Again, it takes two to tango:  the man has the power to physically or emotional intimidate the woman into an unreasonable use of marriage, but the woman has the feminine power of turning her sexuality into a tool or into a weapon.  And we all know exactly what I am talking about.  There can be no one-sidedness here.

All this being said, the position of authority of the man and his superior strength and power places a special obligation on the man to respect and protect his wife from his own lusts.   Only women get pregnant and men generally do not have to worry about being abandoned with a child.  One of the greatest fears of women around the world is abandonment by the father of her children.   Women are vulnerable in this matter in way in which there is no comparison in men.  They are also expected to satisfy their husband, and unfortunately, culture has left many men under the delusion that their masculinity is defined by their libido and specifically by their need to have their sexual desires satisfied whenever they want, on demand.  This is to a large extent what many men mean by their expectation of the unquestioning obedience of their wives.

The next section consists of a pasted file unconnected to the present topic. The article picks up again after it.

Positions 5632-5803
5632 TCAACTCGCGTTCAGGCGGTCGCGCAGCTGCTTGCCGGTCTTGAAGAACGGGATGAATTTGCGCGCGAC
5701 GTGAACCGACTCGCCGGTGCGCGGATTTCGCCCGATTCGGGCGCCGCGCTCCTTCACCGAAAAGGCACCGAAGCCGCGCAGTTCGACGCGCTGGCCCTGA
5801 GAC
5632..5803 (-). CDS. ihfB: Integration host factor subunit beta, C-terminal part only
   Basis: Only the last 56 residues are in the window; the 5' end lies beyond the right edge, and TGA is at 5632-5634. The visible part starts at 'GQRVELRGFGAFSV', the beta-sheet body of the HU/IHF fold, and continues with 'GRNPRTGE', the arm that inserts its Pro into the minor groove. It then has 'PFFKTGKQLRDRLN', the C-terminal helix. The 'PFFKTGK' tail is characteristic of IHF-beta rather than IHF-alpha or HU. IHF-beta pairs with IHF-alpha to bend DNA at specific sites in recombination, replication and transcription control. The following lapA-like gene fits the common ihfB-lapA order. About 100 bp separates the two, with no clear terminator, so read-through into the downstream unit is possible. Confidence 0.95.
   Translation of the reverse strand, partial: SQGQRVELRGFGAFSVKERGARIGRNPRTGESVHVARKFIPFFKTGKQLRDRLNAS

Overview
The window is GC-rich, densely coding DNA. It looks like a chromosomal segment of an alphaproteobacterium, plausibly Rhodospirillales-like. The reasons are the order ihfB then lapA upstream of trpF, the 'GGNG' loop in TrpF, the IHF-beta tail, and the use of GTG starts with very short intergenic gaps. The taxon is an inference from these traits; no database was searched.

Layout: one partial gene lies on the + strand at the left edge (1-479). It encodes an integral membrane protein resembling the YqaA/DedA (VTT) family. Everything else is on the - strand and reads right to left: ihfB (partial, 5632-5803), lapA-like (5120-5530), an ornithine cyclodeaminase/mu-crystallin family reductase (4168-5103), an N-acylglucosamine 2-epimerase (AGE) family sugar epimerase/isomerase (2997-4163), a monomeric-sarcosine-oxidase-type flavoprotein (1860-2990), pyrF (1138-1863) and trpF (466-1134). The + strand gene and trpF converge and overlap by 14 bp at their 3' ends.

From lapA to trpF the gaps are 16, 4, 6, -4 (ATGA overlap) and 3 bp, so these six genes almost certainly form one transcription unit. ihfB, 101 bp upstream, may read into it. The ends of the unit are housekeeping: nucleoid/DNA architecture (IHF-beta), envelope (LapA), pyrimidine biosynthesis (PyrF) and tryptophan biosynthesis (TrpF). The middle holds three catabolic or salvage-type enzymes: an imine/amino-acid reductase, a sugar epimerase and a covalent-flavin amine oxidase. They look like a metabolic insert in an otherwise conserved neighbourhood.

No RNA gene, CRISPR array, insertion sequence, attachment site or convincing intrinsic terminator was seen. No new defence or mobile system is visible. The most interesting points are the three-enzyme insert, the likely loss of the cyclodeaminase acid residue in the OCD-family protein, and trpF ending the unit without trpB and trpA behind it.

Here is a special notice to men (if the shoe fits, wear it):  Wake up!  Do you wonder why you wife has lost interest in intimacy with you and why you are less and less satisfied with your relationship with her?  It is because you act like a pig, and you keep justifying it because in reality you are insecure in your own masculinity.  Grow up and stop acting like a teenager.